In the thread to a fabulous recent post on FMH by Starfoxy regarding whether reciprocity can be assumed when unstated, Starfoxy asks the following question:
“To what extent should the ‘love & respect your spouse’ talks be given to mixed audiences so that neither group feels they have a disproportionate duty to defer to the other?”
Further along these lines, to what extent is it useful, even when discussing marriage in a mixed group, to address husbands and wives separately, as Elder Holland chooses to in his most recent General Conference address:
“Husbands, you have been entrusted with the most sacred gift God can give you, a wife, a daughter of God, the mother of your children who has voluntarily given herself to you for love and joyful companionship. . . . A husband who would never dream of striking his wife physically can break, if not her bones, then certainly her heart by the brutality of thoughtless or unkind speech. . . . Today, I speak against verbal and emotional abuse of anyone against anyone, but especially of husbands against wives.”
“In that same spirit we speak to the sisters as well, for the sin of verbal abuse knows no gender. Wives, what of the unbridled tongue in your mouth, of the power for good or ill in your words? How is it that such a lovely voice which by divine nature is so angelic, so close to the veil, so instinctively gentle and inherently kind could ever in a turn be so shrill, so biting, so acrid and untamed? . . . Sisters, there is no place in that magnificent spirit of yours for acerbic or abrasive expression of any kind, including gossip or backbiting or catty remarks.”
The potential value in addressing each gender in turn lies in our oft-repeated belief that men and women are different, play different roles, and should even cultivate different virtues. But as Mark IV astutely asks us in the comments, “Can you (or anybody else) help me understand what he means with the ‘purposes and virtues’ of the genders? I would love to know. For as much as we talk about them, I would expect to see some explication, rather than just vague hints.” We’re bold in affirming our belief in gender differences, but tentative when it comes to articulating just what those differences should entail specifically.
Elder Holland concedes that “verbal abuse knows no gender,” thus implying that his remarks apply to everyone equally, and yet still sees fit to address each gender using different terms: women are “gifts” to men, and he addresses husbands “especially” regarding the topic of abuse (implying they are especially guilty of it), whereas wives are simultaneously “inherently kind” and yet in spite of that they are, one might conclude from this talk, more prone than men to “gossip, backbiting, or catty remarks.” (Are we women, natural geysers of sugar and honey (sorry–I seem to have sent my sarcasm filter out to the cleaners and don’t know when to expect it back!), thus more guilty than men when our tongues become “daggers”?)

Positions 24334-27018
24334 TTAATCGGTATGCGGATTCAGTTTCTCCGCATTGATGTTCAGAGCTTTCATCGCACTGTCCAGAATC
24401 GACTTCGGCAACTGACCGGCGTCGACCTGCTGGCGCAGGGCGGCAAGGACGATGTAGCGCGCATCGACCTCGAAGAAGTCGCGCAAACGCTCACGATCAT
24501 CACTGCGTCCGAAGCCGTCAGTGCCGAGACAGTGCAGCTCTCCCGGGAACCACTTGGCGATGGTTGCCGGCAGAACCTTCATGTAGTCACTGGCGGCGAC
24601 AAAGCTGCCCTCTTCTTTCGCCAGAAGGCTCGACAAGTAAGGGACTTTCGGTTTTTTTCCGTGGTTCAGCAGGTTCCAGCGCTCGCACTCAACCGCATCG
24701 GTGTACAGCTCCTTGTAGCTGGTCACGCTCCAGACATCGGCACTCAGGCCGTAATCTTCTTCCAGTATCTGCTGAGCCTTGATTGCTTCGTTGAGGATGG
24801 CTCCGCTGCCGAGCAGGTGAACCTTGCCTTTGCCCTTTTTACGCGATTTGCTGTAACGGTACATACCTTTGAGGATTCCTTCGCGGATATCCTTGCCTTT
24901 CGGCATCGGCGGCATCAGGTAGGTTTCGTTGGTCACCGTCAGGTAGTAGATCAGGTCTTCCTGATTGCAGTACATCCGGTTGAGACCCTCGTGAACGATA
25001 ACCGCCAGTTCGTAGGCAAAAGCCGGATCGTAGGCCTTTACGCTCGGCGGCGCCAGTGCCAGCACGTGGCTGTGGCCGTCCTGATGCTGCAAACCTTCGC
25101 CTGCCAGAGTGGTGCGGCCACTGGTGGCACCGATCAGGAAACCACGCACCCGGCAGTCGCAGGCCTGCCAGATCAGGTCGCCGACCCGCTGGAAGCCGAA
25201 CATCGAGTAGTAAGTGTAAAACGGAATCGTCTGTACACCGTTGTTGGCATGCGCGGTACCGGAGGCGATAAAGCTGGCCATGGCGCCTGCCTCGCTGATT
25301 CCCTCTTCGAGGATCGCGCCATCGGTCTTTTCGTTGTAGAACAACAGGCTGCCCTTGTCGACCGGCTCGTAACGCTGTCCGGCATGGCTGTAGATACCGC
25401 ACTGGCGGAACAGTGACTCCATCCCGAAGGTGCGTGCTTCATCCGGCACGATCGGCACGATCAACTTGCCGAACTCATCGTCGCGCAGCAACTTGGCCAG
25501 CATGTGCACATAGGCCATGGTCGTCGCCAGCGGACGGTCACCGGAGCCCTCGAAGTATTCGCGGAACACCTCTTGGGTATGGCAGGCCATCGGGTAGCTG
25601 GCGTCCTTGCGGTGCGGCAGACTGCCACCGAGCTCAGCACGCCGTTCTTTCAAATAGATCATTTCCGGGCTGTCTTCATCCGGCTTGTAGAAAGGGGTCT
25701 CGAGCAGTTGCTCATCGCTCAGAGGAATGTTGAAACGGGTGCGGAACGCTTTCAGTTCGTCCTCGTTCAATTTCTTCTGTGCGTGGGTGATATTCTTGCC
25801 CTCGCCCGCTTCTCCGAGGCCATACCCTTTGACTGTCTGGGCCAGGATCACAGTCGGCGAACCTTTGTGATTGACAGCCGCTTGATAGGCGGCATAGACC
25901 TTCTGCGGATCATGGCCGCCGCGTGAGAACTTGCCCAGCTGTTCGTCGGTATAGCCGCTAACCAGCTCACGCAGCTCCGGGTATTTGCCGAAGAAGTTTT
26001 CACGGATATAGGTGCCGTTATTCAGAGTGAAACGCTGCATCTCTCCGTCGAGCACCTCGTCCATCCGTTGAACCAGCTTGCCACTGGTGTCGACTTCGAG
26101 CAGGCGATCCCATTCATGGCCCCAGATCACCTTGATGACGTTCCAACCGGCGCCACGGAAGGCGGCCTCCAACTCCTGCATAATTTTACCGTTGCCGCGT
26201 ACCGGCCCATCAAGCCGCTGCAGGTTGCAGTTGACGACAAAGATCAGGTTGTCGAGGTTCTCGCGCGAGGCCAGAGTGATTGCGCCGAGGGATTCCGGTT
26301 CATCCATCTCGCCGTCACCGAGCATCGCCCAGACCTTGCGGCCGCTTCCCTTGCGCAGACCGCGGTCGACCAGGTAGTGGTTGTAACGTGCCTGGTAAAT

Given his acknowledgment that both women and men misuse their tongues–heck, I’m starting to think this entire post may be a misuse of my typing skills–is this the most helpful way for Elder Holland (whom I greatly admire, and whose talk makes excellent points I really should pay more attention to) to frame this discussion? I’m certainly not opposed to ever addressing men and women separately. Obviously, a talk on the giving of blessings is most appropriately addressed to men exclusively, just as it makes sense to address a talk on grandparenting to grandparents.
But is it helpful to single out each gender and berate them for characteristic sins, to reiterate stereotypes in the process of asking us to rise above them, or does this only lead us to feel more divided against each other?
If virtue is indeed gendered, then sins are likewise gendered, and it follows that women should be castigated for engaging in behavior that would be acceptable for men, and vice versa.
But while we continue to cling to this notion that different virtues and roles apply to each gender, we’re reluctant to elaborate very far on the details (women are told to be “nurturing”–does this imply men should be “less nurturing,” for example?). Since we’re told men and women are and should be different, how can we avoid concluding, when we’re addressed separately, that the way we’re each addressed has some bearing on those eternal differences?
To me it would make sense either to lay out clearly the different virtues each gender should embrace and how spouses should behave differently toward each other in marriage, and then address wives and husbands accordingly, or else make it clear that injunctions to cultivate more Christlike behavior are universally applicable. As long as we continue to affirm the importance of our nebulous gender roles, reciprocity simply cannot be assumed when unstated.
(Lastly, and most urgently, can someone tell me why I’m online goofing off when I have a million things to do? That’s all for now.)
- 12 July 2007